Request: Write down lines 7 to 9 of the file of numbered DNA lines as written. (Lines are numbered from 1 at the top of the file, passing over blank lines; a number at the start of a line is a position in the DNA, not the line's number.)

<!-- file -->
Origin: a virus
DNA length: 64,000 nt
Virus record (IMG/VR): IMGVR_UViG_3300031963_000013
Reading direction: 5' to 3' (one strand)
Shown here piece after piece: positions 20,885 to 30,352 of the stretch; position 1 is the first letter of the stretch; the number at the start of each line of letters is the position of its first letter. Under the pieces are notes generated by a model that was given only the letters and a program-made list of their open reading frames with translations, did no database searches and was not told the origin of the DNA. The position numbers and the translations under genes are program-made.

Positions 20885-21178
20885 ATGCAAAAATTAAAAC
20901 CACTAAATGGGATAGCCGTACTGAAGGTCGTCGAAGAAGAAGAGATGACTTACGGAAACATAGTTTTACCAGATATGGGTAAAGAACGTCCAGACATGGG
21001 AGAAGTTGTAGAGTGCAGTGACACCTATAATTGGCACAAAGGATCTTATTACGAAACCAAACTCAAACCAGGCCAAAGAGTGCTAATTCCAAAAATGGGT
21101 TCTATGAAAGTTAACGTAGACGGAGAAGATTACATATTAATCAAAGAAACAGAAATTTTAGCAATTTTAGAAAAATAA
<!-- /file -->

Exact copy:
20885 ATGCAAAAATTAAAAC
20901 CACTAAATGGGATAGCCGTACTGAAGGTCGTCGAAGAAGAAGAGATGACTTACGGAAACATAGTTTTACCAGATATGGGTAAAGAACGTCCAGACATGGG
21001 AGAAGTTGTAGAGTGCAGTGACACCTATAATTGGCACAAAGGATCTTATTACGAAACCAAACTCAAACCAGGCCAAAGAGTGCTAATTCCAAAAATGGGT